Secure Sockets Layer (SSL): How It Works
What Happens When a Browser Encounters SSL
- A browser attempts to connect to a website secured with SSL.
- The browser requests that the web server identify itself.
- The server sends the browser a copy of its SSL Certificate.
- The browser checks whether it trusts the SSL Certificate. If so, it sends a message to the server.
- The server sends back a digitally signed acknowledgement to start an SSL encrypted session.
- Encrypted data is shared between the browser and the server and https appears .
Encryption Protects Data During Transmission
Web servers and web browsers rely on the Secure Sockets Layer (SSL) protocol to help users protect their data during transfer by creating a uniquely encrypted channel for private communications over the public Internet. Each SSL Certificate consists of a key pair as well as verified identification information. When a web browser (or client) points to a secured website, the server shares the public key with the client to establish an encryption method and a unique session key. The client confirms that it recognizes and trusts the issuer of the SSL Certificate. This process is known as the "SSL handshake" and it begins a secure session that protects message privacy, message integrity, and server security .
Credentials Establish Identity Online
Credentials for establishing identity are common: a driver's license, a passport, a company badge. SSL Certificates are credentials for the online world, uniquely issued to a specific domain and web server and authenticated by the SSL Certificate provider. When a browser connects to a server, the server sends the identification information to the browser.
To view a websites' credentials:
- Click the closed padlock in a browser window
- Click the trust mark (such as a Norton Secured Seal)
- Look in the green address bar triggered by an Extended Validation (EV) SSL
Authentication Generates Trust in Credentials
Trust of a credential depends on confidence in the credential issuer, because the issuer vouches for the credential's authenticity. Certification Authorities use a variety of authentication methods to verify information provided by organizations. Symantec, the leading Certification Authority, is well known and trusted by browser vendors because of our rigorous authentication methods and highly reliable infrastructure. Browsers extend that trust to SSL Certificates issued by Symantec.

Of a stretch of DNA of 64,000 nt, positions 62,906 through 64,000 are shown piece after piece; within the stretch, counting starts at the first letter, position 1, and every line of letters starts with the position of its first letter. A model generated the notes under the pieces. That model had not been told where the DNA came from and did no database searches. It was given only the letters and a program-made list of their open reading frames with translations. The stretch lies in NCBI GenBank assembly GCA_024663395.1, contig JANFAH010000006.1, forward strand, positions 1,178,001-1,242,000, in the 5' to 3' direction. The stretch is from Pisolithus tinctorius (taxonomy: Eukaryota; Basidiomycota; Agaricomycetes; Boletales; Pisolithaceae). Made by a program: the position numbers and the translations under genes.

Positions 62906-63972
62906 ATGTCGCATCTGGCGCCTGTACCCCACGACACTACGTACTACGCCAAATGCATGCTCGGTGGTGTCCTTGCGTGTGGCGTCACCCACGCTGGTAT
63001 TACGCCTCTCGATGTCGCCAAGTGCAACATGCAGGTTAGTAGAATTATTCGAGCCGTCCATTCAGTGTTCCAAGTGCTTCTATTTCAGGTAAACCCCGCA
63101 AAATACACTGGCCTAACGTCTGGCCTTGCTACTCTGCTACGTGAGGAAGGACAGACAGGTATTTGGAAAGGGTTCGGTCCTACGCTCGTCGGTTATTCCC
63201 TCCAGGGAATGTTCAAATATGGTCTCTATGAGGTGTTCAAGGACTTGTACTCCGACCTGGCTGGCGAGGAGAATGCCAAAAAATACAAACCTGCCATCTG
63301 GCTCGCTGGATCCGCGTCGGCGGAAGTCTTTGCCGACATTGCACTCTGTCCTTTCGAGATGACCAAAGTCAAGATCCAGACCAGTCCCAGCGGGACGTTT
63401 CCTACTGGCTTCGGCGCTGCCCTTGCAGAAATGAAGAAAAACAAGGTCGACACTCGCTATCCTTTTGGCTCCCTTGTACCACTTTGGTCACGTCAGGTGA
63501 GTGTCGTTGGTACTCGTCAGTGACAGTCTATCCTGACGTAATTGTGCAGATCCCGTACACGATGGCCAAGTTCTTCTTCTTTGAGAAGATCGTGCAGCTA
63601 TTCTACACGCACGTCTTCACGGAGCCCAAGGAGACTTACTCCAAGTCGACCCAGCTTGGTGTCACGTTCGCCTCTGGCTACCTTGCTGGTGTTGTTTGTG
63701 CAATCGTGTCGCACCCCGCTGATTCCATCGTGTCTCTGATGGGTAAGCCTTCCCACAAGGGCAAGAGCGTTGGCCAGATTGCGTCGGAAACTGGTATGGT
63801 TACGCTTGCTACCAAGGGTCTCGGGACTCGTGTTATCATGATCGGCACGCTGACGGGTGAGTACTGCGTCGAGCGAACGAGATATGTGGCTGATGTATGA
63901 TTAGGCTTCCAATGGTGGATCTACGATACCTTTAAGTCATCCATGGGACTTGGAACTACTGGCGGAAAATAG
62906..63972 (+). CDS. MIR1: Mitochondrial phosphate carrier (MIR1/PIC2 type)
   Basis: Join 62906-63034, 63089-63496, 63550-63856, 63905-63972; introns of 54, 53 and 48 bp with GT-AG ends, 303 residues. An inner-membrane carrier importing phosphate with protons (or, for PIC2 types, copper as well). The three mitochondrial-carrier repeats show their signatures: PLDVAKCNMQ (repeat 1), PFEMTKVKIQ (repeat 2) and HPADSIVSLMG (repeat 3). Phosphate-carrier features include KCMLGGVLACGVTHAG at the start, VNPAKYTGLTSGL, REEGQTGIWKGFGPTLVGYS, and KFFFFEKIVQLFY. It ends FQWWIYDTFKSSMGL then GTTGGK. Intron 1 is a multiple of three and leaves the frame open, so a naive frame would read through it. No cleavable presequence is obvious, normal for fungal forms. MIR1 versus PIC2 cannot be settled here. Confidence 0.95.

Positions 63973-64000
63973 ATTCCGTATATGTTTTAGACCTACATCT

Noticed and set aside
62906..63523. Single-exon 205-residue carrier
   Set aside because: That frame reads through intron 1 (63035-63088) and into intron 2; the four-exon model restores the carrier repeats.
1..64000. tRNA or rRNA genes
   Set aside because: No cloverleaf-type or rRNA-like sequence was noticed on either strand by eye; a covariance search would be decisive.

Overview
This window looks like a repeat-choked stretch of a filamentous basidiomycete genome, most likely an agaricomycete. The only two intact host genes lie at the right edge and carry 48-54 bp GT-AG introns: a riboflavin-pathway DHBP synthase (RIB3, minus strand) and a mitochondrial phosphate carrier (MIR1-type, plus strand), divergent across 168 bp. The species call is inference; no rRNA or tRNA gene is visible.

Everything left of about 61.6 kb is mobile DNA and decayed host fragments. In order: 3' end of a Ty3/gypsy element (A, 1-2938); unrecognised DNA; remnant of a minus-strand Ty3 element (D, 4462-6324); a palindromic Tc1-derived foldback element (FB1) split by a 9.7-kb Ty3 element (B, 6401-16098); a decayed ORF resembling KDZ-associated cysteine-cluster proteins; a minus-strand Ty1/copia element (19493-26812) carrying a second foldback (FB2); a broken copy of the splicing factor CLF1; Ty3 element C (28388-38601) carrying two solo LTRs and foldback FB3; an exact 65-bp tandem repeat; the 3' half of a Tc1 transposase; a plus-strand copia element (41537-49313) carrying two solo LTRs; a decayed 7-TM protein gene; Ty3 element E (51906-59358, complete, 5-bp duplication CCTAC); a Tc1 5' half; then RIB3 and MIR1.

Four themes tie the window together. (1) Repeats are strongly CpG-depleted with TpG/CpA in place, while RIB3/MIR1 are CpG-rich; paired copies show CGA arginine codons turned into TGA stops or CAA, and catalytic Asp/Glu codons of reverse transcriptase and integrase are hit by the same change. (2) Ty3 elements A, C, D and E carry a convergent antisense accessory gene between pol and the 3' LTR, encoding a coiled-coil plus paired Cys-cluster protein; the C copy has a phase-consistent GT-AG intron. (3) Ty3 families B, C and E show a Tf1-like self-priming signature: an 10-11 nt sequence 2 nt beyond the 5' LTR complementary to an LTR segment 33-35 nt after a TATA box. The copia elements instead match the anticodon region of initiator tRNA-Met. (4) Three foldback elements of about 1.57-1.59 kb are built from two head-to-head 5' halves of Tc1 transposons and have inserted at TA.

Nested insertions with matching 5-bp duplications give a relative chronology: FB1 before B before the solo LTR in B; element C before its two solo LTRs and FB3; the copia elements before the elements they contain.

Extend Protection beyond HTTPS
Symantec SSL Certificates offer more services to protect your site and grow your online business. Our combination of SSL, vulnerability assessment and daily website malware scanning helps you provide site visitors with a safer online experience and extend server security beyond https to your public-facing web pages. The Norton Secured Seal and Symantec Seal-in-Search technology help assure your customers that your site is safe from search to browse to buy .
To learn more about how SSL certificates work and the benefits of implementing SSL on your website, visit our "SSL Explained" interactive resource.
Extended Validation and SSL Security
For businesses with a high profile brand, using Extended Validation (EV) SSL Certificates has proven to be an effective defense against phishing scams. For any online business, using SSL with EV may have a big impact on the bottom line. Online shoppers are more likely to enter their credit card and/or other confidential financial information into a website with the SSL EV green bar.
Phishing and Online Fraud Undermine Customer Confidence
Concerns about identity theft and browser warnings erode consumer confidence, even on secured pages.
To regain their trust, site owners need an easy, reliable way to show customers that their transactions are secure and they are who they say they are. Certificate Authorities and Internet browser vendors have combined forces to establish the EV standard for SSL Certificates.
The Green Address Bar Restores Trust with Extended Validation
An EV SSL Certificate gives customers more confidence that they are interacting with a trusted website and that their information is secure. An EV SSL Certificate triggers high-security web browsers to display your organization's name in a green address bar and show the name of the Certificate Authority that issued it. The Certificate Authority uses an audited, rigorous authentication method and browsers control the display, making it difficult for phishers and counterfeiters to hijack your brand and your customers.
Why Symantec EV SSL?
Symantec helped lead the development of Extended Validation and as of January 2012 has issued more EV SSL Certificates than any other Certificate Authority.* Our rigorous authentication practices set the standard for online identity assurance and are audited by KPMG. Continuous investment in research and infrastructure helps Symantec maintain the highest standard of practice in the industry and stay well ahead of evolving security risks.
* Includes Symantec subsidiaries, resellers, and affiliates.